“I’ll let you know soon, Barbara,” I say. If she sets the table now, she’ll sit at the table until dinner is ready and query me repeatedly about when the food will be served – a good hour away.

I’ve kept her at bay for now. Barbara sits on the couch wth her head sideways, resting on a couch pillow. Her feet are on the couch. She covers herself with a light Degas blanket. We’re listening to Pandora, to Etta James singing “A Sunday Kind of Love.”

I’ve known this song since I was a teenager. At the 92nd Street Y, in the late 1950s, Barbara and I would slow dance to this tune. It was one of our favorites, sung by the Harptones.

I sing along while I make a rack of lamb with turmeric seared on the stove and then broiled in the oven to medium rare. I cut a cucumber with a peeler, super thin, add sweet pickle juice and dill.

“I’m hoping to discover a certain kind of lover who will show me the way,” Etta sings.

I stew little potatoes in chicken broth and butter. I slice up a grapefruit, removing all the skin and pulp, leaving just the meat of the grapefruit. I add honey, cinnamon and fresh cilantro. Barbara sets the table. “Shall I get the big plates?” she asks again.

Dinner goes well. Barbara and I enjoy the meal with a Malbec. Barbara asks me, “Who are you talking to?” Unaware, I am gesturing with my right hand. I do this often at the dinner table. Sometimes, I tell Barbara I am living in a parallel universe, having dinner with a tableful of people at the same time.

By 8:30 she’s ready for bed. Barbara will plead with me to come downstairs and go to bed with her. I usually fight with her over this. I’m not ready to call it a night. I want to stay up and watch a movie, let my imagination run around my brain, jot down a revelation that may occur. This dispute never ends well. Barbara becomes agitated and I will be in a quagmire of pleads, obstinance, anger, fixation and violence.

Neil and Barbara pose for a picture in their younger days. (Photo courtesy Neil Goldstein)
Neil and Barbara pose for a picture in their younger days. (Photo courtesy Neil Goldstein)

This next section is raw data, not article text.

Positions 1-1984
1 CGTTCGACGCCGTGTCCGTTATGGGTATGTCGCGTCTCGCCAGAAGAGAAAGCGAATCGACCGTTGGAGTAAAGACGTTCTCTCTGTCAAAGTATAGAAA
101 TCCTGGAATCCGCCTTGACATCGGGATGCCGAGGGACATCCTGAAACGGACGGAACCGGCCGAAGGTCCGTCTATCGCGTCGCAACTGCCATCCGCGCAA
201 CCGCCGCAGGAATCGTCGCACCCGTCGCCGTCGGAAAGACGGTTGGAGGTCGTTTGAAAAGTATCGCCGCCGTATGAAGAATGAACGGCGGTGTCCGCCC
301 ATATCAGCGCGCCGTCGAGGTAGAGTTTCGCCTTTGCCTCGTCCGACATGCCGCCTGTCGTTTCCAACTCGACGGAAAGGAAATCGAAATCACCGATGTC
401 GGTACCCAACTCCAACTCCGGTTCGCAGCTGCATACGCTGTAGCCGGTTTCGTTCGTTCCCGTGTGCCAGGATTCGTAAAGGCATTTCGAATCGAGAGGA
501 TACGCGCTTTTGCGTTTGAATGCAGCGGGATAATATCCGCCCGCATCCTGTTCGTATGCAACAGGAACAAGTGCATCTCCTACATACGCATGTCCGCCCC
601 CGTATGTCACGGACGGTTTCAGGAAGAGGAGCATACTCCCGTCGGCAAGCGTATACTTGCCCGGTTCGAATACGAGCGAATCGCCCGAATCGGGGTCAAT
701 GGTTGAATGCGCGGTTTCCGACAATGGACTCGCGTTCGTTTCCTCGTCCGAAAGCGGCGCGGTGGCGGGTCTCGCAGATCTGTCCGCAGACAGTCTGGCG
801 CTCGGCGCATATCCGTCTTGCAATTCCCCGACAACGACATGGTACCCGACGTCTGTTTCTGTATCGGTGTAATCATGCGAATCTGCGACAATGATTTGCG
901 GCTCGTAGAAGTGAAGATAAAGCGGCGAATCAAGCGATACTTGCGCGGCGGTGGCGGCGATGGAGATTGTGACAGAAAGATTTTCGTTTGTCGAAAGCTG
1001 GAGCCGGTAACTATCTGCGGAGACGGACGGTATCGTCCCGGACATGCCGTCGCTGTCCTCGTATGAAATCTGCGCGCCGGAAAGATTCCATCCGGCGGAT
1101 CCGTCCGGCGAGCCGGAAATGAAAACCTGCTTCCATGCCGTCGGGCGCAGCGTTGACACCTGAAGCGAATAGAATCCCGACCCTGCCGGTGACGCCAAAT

Barbara takes her hair and puts a rubber band around it to make a ponytail. Then she takes it off, grabs her hair and puts the rubber band around it again. Then, again, she takes her hair out of the rubber band and puts it back in. I no longer admonish her to stop because eventually she’ll stop the fixation on her own.

Although I resent giving in, I have learned to go to bed with her. I just read or write in bed. I give Barbara her night pill which serves to calm her and help her sleep. I can’t get out of bed and go upstairs for a little “me time.” If she awakes and I am not in bed with her, she panics, even if she comes upstairs and finds me. It takes me a while to assure her I have not left her.

When I ask the psychiatrist, the neurologist, the therapist, “What is going to happen to Barbara next?” The collective response is, “Barbara has to be managed.” I have learned this answer is more designed for me than for Barbara – to make me believe I am in charge and have control: managing my belief that I can take care of Barbara, since she cannot take care of herself. Managing to remain a whole person; conscious, vital, alive, with no side effects. Managing the look on her face when the day comes to put her into a nursing home, and managing the guilt.

Will I ever again experience the simple pleasures of time out from the rigors of life, a day off, a vacation? Will I have a love to have and to hold, a Sunday kind of love?